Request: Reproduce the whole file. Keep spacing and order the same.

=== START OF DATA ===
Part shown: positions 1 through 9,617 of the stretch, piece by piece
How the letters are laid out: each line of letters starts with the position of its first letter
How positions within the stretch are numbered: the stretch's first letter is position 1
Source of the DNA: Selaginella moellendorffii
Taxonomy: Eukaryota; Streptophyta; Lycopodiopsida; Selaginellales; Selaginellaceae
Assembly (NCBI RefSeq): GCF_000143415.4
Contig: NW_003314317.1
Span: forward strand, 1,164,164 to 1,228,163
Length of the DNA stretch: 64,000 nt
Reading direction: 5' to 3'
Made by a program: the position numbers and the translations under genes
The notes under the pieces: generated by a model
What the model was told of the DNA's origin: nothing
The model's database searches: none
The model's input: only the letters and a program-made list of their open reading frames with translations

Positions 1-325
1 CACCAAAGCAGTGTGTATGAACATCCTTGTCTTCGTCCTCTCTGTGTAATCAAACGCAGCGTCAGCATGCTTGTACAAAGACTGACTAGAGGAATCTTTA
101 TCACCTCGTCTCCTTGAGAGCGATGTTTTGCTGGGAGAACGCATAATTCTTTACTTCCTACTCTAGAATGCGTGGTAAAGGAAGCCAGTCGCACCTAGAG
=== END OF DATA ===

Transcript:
Part shown: positions 1 through 9,617 of the stretch, piece by piece
How the letters are laid out: each line of letters starts with the position of its first letter
How positions within the stretch are numbered: the stretch's first letter is position 1
Source of the DNA: Selaginella moellendorffii
Taxonomy: Eukaryota; Streptophyta; Lycopodiopsida; Selaginellales; Selaginellaceae
Assembly (NCBI RefSeq): GCF_000143415.4
Contig: NW_003314317.1
Span: forward strand, 1,164,164 to 1,228,163
Length of the DNA stretch: 64,000 nt
Reading direction: 5' to 3'
Made by a program: the position numbers and the translations under genes
The notes under the pieces: generated by a model
What the model was told of the DNA's origin: nothing
The model's database searches: none
The model's input: only the letters and a program-made list of their open reading frames with translations

Positions 1-325
1 CACCAAAGCAGTGTGTATGAACATCCTTGTCTTCGTCCTCTCTGTGTAATCAAACGCAGCGTCAGCATGCTTGTACAAAGACTGACTAGAGGAATCTTTA
101 TCACCTCGTCTCCTTGAGAGCGATGTTTTGCTGGGAGAACGCATAATTCTTTACTTCCTACTCTAGAATGCGTGGTAAAGGAAGCCAGTCGCACCTAGAG